With more than 200 million Americans possessing credit reports, and billions of pieces of data regularly moving to credit reporting bureaus, mistakes, unfortunately, are bound to happen.
Research performed in 2021 by Consumer Reports of nearly 6,000 volunteers found that more than one-third — some 34% of participants — reported finding at least one error on their report, with 29% noting errors in personal information and 11% uncovering account information inaccuracies.
Those mistakes can potentially lead to a lower credit score, which can have negative implications on your ability to borrow money, rent or buy a home, purchase affordable insurance and even land some jobs. That’s why it’s so important to review your credit reports at least a few times each year to make sure the information presented is accurate and up-to-date.
Under federal law, everyone is entitled to receive a free copy of their credit report from each credit reporting company every 12 months. You can get a free copy of your credit reports at www.annualcreditreport.com. You also have access to your credit scores for free through SavvyMoney.
The Consumer Financial Protection Bureau (CFPB) offers these guidelines for disputing incorrect information you find on your credit reports:
Cast a wide net
When reporting an error on your credit report, contact both the credit reporting company (the big three are Experian, Equifax or TransUnion) and the company that provided the information. Known as furnishers, these can typically be financial institutions, credit card companies and landlords. Remember, you can also use the SavvyMoney product to request a correction with TransUnion.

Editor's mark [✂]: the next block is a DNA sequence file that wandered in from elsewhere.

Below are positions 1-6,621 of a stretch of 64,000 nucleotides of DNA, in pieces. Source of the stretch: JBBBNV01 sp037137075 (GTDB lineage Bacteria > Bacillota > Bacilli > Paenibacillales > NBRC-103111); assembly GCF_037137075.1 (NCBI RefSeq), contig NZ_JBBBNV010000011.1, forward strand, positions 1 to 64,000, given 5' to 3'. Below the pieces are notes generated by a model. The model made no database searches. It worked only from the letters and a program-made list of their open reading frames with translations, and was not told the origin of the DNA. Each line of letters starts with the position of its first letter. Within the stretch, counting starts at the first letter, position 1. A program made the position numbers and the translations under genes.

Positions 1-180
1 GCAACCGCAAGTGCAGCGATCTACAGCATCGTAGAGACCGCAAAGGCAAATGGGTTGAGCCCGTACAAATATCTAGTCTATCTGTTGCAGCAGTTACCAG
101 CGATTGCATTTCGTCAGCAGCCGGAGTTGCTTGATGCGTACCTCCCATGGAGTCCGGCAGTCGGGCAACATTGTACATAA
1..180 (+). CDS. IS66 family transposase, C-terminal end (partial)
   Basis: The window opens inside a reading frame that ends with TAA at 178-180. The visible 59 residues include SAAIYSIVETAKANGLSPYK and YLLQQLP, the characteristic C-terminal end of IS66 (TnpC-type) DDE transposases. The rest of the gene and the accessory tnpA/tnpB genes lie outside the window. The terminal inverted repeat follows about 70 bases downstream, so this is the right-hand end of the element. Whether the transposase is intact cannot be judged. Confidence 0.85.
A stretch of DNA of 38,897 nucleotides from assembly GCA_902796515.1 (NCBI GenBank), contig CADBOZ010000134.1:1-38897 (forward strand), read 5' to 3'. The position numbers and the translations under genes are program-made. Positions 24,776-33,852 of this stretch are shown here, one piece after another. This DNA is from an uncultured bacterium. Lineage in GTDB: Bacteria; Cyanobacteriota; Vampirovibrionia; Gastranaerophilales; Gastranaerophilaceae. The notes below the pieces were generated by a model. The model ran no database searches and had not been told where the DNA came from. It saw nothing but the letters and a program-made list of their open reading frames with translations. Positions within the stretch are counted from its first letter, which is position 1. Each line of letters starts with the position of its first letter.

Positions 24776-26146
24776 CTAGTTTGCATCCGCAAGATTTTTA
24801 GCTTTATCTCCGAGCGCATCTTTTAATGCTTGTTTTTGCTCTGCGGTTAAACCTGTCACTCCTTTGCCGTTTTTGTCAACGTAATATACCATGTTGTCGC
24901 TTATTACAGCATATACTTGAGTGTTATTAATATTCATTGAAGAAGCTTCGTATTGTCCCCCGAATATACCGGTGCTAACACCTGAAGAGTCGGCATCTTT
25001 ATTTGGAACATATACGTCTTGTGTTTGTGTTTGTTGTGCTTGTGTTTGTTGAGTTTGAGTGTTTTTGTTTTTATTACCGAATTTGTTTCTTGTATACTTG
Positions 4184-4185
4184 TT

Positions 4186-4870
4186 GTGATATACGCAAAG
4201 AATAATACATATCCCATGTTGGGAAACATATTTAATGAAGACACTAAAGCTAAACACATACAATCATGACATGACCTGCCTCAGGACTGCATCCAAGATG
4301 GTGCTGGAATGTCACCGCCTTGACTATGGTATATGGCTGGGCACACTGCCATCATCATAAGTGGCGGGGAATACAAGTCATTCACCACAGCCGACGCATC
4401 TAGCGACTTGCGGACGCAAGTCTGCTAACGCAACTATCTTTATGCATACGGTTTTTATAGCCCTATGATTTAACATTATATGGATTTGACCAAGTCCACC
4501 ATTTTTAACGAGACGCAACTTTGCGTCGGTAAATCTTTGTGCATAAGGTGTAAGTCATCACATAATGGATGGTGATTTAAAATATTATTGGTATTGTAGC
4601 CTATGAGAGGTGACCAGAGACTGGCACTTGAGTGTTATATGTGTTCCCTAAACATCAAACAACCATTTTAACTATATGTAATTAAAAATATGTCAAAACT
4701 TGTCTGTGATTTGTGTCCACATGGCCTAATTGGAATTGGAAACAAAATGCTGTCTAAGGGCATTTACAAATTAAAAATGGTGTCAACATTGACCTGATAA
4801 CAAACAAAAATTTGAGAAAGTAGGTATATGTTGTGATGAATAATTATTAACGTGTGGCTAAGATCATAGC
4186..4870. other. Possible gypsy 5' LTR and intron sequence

Write a detailed letter
While phone calls and emails may be more convenient, it’s advisable to put your grievances in writing. In a clear and concise manner, explain what you think is wrong, why, and include copies of documents to support your claim. For guidance, and addresses for the major credit reporting bureaus, the CFPB offers detailed instructions and a sample letter to walk you through the process. If you decide to mail a credit report dispute, your letter should include:
Make copies of supporting documents
Besides your written communication, it’s helpful to include a copy of the portion of your credit report that contains the disputed item. Be sure to circle or highlight the mistakes. You should also include copies (never the originals) of documents that support your claim with your letter. Also make a copy of the letter you send for your own records.
Send through certified mail
Consider sending the letter detailing errors to credit reporting companies by certified mail. Make sure to ask for a return receipt, so you will have a record of your letter.
Keep good records
Gather all of the information and documents related to the credit report dispute in a file for safekeeping. Those documents may come in handy if you don’t immediately receive a favorable response from the companies you contacted.
Be prepared to wait
Consumer reporting agencies have five business days after completing an investigation to notify you of the results. Typically, they are required to investigate a dispute within 30 days of receiving it, notes the CFPB. But if you file a dispute after receiving your free annual credit report, the reporting agency has 45 days to investigate your claim. And if you submit additional information about your dispute during the 30-day investigation period, it can extend the investigation period for another 15 days.
With reporting by Casandra Andrews